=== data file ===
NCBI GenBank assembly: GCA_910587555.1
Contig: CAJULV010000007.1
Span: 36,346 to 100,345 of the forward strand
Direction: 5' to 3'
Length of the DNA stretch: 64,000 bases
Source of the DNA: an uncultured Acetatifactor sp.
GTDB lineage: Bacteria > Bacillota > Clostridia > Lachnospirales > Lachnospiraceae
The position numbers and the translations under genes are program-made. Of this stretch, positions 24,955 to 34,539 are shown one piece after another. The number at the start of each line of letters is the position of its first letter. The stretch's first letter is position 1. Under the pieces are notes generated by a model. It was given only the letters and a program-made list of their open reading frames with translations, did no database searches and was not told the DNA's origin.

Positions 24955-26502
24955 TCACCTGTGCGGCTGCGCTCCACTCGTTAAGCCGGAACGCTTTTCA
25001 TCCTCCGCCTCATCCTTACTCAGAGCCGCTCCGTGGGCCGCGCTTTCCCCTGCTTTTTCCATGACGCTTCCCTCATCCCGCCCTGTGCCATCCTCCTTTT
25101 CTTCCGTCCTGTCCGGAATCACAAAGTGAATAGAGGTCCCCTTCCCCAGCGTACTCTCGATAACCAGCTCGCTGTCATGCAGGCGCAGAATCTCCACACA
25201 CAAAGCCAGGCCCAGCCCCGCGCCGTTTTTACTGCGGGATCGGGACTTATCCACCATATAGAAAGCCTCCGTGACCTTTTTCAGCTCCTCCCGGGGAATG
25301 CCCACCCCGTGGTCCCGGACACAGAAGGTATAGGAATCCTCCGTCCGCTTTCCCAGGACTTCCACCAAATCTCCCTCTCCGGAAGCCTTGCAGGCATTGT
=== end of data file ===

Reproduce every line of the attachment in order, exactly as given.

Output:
NCBI GenBank assembly: GCA_910587555.1
Contig: CAJULV010000007.1
Span: 36,346 to 100,345 of the forward strand
Direction: 5' to 3'
Length of the DNA stretch: 64,000 bases
Source of the DNA: an uncultured Acetatifactor sp.
GTDB lineage: Bacteria > Bacillota > Clostridia > Lachnospirales > Lachnospiraceae
The position numbers and the translations under genes are program-made. Of this stretch, positions 24,955 to 34,539 are shown one piece after another. The number at the start of each line of letters is the position of its first letter. The stretch's first letter is position 1. Under the pieces are notes generated by a model. It was given only the letters and a program-made list of their open reading frames with translations, did no database searches and was not told the DNA's origin.

Positions 24955-26502
24955 TCACCTGTGCGGCTGCGCTCCACTCGTTAAGCCGGAACGCTTTTCA
25001 TCCTCCGCCTCATCCTTACTCAGAGCCGCTCCGTGGGCCGCGCTTTCCCCTGCTTTTTCCATGACGCTTCCCTCATCCCGCCCTGTGCCATCCTCCTTTT
25101 CTTCCGTCCTGTCCGGAATCACAAAGTGAATAGAGGTCCCCTTCCCCAGCGTACTCTCGATAACCAGCTCGCTGTCATGCAGGCGCAGAATCTCCACACA
25201 CAAAGCCAGGCCCAGCCCCGCGCCGTTTTTACTGCGGGATCGGGACTTATCCACCATATAGAAAGCCTCCGTGACCTTTTTCAGCTCCTCCCGGGGAATG
25301 CCCACCCCGTGGTCCCGGACACAGAAGGTATAGGAATCCTCCGTCCGCTTTCCCAGGACTTCCACCAAATCTCCCTCTCCGGAAGCCTTGCAGGCATTGT